Teodor Shanin observed in Late Marx and the Russian Road: "It has been the integration of Marxism with the indigenous political traditions which has underlain all known cases of internally generated and politically effective revolutionary transformation of society by socialists" (p. 255). Latin American Marxism is a very good example of such integration, mixing with Christianity, indigenous people's struggle, the legacy of Bolívar, Martí, and Sandino, argues John Riddell ("From Marx to Morales: Indigenous Socialism and the Latin Americanization of Marxism," MRZine, 17 June 2006). I cannot agree more, and Marxists elsewhere, especially in the Middle East, ought to do the same.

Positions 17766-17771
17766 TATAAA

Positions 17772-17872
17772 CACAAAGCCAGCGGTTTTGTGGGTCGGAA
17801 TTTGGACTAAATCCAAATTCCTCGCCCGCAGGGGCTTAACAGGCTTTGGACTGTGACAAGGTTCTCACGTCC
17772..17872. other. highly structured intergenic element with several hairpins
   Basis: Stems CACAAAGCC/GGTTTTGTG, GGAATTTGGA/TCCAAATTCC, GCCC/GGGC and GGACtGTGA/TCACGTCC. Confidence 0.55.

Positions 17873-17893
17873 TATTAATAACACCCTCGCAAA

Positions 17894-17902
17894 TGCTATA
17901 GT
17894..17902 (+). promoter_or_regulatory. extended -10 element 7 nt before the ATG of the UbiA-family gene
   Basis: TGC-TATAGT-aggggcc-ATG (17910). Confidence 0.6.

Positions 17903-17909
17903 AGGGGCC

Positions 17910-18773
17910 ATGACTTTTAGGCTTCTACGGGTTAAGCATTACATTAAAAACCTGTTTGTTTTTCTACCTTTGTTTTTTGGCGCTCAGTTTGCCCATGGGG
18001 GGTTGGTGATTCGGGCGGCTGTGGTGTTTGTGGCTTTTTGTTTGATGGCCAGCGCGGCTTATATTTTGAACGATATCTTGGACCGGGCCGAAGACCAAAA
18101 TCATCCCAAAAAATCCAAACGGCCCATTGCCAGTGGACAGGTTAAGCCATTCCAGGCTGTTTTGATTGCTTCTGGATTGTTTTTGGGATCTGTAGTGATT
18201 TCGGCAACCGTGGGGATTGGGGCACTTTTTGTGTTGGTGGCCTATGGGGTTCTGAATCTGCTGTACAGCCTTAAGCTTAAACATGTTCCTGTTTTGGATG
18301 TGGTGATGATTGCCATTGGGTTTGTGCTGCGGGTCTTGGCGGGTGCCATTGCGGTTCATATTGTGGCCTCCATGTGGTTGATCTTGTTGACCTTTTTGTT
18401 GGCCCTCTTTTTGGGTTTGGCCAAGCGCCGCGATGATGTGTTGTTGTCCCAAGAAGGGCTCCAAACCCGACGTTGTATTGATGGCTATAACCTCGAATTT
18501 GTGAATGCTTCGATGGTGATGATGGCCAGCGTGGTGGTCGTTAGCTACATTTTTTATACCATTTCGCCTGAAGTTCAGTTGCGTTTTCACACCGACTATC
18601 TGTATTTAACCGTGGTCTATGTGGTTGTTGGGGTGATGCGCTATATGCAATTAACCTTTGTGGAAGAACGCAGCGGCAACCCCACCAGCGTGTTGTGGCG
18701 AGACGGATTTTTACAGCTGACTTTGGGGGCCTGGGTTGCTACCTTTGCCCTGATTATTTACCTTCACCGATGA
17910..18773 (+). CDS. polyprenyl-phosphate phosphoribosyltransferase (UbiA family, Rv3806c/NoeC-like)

Now here comes a big test of Latin American Marxism. As is reported in the Financial Times, the Hugo Chávez government made Alí Rodríguez Araque "Venezuela's ninth finance minister in as many years" (emphasis added, Benedict Mander, "Chávez's Newest Finance Minister Faces Gloomy Outlook," 18 June 2008). The difficult task ahead of him and the rest of the nation is to figure out what to do with "an economy beset by an inflation rate running at over 30 per cent, the region's highest, while growth slowed to 4.8 per cent in the first quarter from 8.8 per cent last year" (Mander, 18 June 2008). Can Marxists help them do that, beating back inflation while advancing socialism from the bottom up at the same time? In theory, this is precisely the sort of task to which historical materialism can make more contributions than other ingredients of Latin American democracy and republicanism, some of which Riddell discusses.